• Kremer, Michael. “Margaret MacDonald and Gilbert Ryle: A Philosophical Friendship.” British Journal for the History of Philosophy 30.2 (2021): 288–311.

    DOI: 10.1080/09608788.2021.1932409

    Portrays an admirable life and philosophical career (MacDonald’s) and makes plausible that Ryle’s friendship with MacDonald had a significant influence on some of his central philosophical ideas. Tracks how MacDonald’s ideas, especially about knowledge and the nature of philosophy, may have influenced Ryle’s thinking about knowledge-how and may have spurred a metaphilosophical shift that took place after The Concept of Mind (cited under Monographs and Collected Papers).

  • Lyons, William. “Ryle, Gilbert (1900–76).” In The Routledge Encyclopedia of Philosophy. London: Routledge, 2017.

    DOI: 10.4324/9780415249126-DD060-2

    Brief biographic account of Ryle’s early work and influences, followed by similarly biographic accounts of each of the periods in which he published his three monographs: The Concept of Mind, Dilemmas, and Plato’s Progress (all cited under Monographs and Collected Papers).

  • Owen, G. E. L. “Gilbert Ryle.” Proceedings of the Aristotelian Society 77.1 (1977): 265–270.

    DOI: 10.1093/aristotelian/77.1.265

    Personal memoir presented to the Aristotelian Society upon Ryle’s death, focusing on Ryle’s love of ancient philosophy, his contribution to creating the BPhil degree at Oxford, his style and character as a philosopher, and the extent to which he was indebted to Wittgenstein.

  • Ryle, Gilbert. “Autobiographical.” In Ryle. Edited by Oscar P. Wood and George Pitcher, 1–15. London: Macmillan, 1971.

    Enjoyable, wide-ranging account of Ryle’s development, of his generation of philosophers, and of his philosophical project.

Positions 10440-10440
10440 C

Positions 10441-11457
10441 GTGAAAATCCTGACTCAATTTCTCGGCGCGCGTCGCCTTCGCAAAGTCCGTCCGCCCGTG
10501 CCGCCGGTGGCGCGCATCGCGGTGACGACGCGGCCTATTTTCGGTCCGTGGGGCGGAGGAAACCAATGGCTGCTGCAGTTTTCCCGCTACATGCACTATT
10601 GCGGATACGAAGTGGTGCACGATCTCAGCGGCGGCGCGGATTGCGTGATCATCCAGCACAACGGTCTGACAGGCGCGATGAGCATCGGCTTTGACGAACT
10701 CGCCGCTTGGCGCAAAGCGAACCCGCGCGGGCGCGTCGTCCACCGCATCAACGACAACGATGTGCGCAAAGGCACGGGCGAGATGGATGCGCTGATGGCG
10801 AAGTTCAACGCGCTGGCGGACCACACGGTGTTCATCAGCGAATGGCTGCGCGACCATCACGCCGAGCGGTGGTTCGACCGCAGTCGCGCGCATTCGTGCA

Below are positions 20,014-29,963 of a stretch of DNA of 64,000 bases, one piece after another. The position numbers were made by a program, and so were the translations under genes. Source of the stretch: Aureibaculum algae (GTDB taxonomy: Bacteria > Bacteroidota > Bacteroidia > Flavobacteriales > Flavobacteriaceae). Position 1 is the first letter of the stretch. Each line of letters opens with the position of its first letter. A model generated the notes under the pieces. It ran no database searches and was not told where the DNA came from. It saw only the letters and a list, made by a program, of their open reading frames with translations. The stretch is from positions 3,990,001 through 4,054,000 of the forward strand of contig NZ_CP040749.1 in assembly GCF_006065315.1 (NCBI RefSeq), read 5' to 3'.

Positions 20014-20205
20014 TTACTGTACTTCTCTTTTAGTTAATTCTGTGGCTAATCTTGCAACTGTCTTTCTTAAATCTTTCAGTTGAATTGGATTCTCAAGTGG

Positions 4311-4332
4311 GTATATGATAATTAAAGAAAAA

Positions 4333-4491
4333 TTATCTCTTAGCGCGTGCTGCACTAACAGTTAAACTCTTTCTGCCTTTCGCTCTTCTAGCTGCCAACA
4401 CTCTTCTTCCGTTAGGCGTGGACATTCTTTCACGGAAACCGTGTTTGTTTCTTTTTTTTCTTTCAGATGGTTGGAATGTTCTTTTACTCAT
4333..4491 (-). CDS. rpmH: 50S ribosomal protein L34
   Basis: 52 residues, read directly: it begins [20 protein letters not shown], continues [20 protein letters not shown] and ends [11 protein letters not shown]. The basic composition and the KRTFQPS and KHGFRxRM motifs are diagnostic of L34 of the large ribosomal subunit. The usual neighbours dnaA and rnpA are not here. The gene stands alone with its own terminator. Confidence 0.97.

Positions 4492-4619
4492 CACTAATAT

• Stroll, Avrum. “Gilbert Ryle (1900–1976).” In A Companion to Analytic Philosophy. Edited by A. P. Martinich and E. David Sosa, 117–123. Oxford: Blackwell, 2001.

    DOI: 10.1002/9780470998656.ch9

    A summary of Ryle’s professional life, his prominence in mid-20th-century analytic philosophy, and also of his three monographs, focusing on The Concept of Mind (cited under Monographs and Collected Papers). Ends with three proposals for why the latter became much less central to the discipline after the 1950s: the publication of Wittgenstein’s Philosophical Investigations and the verificationist and behavioristic leanings of Ryle’s book.

  • Williams, Bernard. “Ryle Remembered.” London Review of Books 1.2 (22 November 1979).

    In part a review of Ryle’s posthumously published collection of essays On Thinking (cited under Monographs and Collected Papers), but more substantially a personal memoir. Discusses Ryle’s general geniality, mannerisms, philosophical outlook, his philosophical work and influences, his influence on the discipline, and how the essays collected in On Thinking may have been attempts to shake off his behaviorist label.